On clear winter nights the lights of the towns attached to the mountains - Matraia, Valgiano, San Pietro a Marcigliano, Sant’Andrea in Caprile, Petrognano, Tofori and San Gennaro – create new constellations that get mixed up with the stars. If you look from up there you’ll see the plain alight with lights as far as Cerbaie, the Pisan mountains and the town of Lucca.
The Pizzorne plateau supervises above, shaded with woods and opening into meadows. These are silent towns that live in the sunshine and enjoy spring year round. Their ancient churches are worth visiting, in pursuit of artistic treasures. In the church of San Gennaro, a village that rises up in a straight line along the side of the hill, you can admire the terracotta statue depicting the Archangel Gabriel attributed to Leonardo da Vinci.
During the day, on the side of the hills an ocean of olive trees wakes up, a sea of silver in addition to the vineyards. The scenery is enriched with oak, cypress and plane trees. Climbing up to San Martino in Colle you come across the Big Oak Tree, centuries years old. Legend has it that witches met by its flat foliage, while others say that the oak was the meeting place of the cat and fox that had it in for Pinocchio.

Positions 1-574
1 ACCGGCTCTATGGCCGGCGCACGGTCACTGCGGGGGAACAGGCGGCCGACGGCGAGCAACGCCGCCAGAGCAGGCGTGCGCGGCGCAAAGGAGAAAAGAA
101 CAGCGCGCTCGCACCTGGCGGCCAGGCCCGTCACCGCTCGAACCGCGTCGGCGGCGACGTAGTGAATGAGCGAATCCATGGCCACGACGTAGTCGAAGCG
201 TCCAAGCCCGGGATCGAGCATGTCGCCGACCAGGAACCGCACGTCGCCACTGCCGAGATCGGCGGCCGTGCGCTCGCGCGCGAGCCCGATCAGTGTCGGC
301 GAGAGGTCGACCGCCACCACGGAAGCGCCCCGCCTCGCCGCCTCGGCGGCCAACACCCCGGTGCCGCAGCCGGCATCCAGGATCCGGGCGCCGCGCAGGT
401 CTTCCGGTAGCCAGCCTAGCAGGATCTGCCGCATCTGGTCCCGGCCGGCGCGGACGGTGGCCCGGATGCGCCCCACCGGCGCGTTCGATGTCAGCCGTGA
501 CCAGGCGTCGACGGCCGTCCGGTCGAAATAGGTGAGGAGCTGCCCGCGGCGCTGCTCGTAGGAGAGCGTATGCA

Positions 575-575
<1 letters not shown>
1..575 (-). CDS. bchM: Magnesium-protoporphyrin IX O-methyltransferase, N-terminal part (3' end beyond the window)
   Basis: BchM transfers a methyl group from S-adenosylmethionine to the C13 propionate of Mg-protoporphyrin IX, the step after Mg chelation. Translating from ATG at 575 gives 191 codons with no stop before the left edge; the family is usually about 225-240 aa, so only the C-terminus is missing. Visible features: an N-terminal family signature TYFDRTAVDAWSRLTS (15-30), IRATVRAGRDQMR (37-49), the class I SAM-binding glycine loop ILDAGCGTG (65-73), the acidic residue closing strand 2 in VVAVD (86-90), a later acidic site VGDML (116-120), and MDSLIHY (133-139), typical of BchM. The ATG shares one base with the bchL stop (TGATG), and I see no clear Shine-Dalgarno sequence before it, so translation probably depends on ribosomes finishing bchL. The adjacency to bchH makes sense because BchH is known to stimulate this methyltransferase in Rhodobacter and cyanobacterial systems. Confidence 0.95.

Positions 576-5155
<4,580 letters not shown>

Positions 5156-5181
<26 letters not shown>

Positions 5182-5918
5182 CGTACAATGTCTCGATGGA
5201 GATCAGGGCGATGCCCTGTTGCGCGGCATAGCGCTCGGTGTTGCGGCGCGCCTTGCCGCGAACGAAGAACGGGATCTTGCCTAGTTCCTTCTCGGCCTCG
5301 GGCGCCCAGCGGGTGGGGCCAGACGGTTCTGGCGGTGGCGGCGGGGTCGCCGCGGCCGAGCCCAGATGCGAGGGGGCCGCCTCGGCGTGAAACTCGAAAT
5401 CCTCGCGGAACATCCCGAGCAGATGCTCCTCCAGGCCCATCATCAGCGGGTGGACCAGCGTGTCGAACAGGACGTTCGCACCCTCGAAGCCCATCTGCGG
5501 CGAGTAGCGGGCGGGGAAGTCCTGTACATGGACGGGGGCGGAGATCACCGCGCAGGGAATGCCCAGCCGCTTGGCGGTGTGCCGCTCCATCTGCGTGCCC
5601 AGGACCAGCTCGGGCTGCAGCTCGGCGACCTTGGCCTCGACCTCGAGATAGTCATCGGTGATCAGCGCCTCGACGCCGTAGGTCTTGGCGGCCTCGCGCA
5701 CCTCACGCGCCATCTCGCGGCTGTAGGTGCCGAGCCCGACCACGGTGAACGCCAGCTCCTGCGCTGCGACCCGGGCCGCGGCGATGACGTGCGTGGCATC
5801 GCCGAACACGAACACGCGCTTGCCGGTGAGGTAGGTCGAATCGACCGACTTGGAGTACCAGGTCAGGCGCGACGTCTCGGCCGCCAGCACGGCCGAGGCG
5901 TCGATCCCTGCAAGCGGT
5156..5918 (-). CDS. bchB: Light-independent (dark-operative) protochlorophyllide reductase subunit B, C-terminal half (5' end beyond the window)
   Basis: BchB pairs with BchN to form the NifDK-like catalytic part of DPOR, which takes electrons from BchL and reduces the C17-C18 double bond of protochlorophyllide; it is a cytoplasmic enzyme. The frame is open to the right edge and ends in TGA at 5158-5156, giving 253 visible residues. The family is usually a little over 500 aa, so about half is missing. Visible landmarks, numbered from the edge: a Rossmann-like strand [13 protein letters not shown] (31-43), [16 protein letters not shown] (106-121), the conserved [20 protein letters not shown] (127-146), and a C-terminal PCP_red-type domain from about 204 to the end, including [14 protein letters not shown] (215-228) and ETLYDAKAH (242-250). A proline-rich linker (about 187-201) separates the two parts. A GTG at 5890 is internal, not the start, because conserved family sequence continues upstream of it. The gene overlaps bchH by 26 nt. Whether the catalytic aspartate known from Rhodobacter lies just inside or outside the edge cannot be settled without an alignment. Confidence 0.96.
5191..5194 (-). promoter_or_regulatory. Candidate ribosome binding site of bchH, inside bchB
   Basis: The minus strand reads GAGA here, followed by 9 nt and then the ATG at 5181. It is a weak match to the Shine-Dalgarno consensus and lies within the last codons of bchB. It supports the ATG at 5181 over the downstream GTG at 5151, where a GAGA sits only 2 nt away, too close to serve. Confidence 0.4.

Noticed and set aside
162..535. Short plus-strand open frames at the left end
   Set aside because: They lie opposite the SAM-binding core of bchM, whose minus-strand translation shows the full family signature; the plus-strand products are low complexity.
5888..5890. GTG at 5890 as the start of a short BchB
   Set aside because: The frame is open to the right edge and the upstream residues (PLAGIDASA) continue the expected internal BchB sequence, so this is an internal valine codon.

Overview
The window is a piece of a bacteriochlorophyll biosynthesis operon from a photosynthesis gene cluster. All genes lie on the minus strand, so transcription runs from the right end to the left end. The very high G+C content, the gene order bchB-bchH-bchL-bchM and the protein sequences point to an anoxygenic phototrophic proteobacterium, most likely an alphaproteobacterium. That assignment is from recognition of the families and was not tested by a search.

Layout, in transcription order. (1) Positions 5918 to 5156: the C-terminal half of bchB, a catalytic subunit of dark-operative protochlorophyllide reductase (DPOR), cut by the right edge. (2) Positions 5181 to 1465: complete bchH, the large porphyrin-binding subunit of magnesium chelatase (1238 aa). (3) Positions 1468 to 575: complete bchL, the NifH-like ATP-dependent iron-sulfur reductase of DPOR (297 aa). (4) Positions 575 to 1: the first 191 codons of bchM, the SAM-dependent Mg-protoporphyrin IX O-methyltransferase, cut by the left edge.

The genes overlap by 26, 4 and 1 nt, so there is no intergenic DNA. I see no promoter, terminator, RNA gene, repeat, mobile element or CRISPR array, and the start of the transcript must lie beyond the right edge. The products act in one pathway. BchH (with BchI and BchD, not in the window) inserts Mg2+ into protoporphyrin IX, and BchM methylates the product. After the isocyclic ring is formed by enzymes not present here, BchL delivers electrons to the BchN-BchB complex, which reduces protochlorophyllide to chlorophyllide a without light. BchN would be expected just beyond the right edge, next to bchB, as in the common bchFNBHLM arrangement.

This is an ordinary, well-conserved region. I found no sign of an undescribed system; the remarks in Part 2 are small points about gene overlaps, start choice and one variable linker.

Lower down, in this town as slender as a woman’s body, where the Auser river left its mark, you see the elegant villas built in the 1700s by Lucca’s merchants and bankers. They were once the summer homes of powerful families, nestled in the green quietude of the countryside, shrouded in myth and legend. The most famous legend is linked with Lucida Mansi, who did a deal with the devil for her eternal youth and beauty.
With their boulevards, huge gardens and fountains, Villa Reale, Villa Mansi, and Villa Torrigiani are the most famous and attract the most visitors, but plenty of others can be discovered beyond the gates and city limits. At one time, the surrounding area buzzed with work in the fields, but if we tune in carefully, we can almost hear the continued humming noise of the manufacturing machines from businesses and individuals in the area, who worked day and night to create clogs and footwear, bringing about major transformations in the local economy post-World War II.
From the top of Monte Scarpiglione the view covers the plain, where fields alternate with houses and – if you pay attention – you can make out the straight lines of the yards that were once home to farming families. Architectural changes have not altered the beauty of their “mandolati”, the well-aired storage areas for winter forage.
South of the town, the Compitese hills hem in the area, ennobled by the purest springs. From Parole d’Oro the Nottolini Aqueduct winds its waterway towards Lucca. The sweet smell of camellias in Sant’Andrea di Compito welcomes you at the end of the winter. Sip the camellia tea, admire the ancient plant species in the Camellietum and see the villas and churches with their slender bell towers.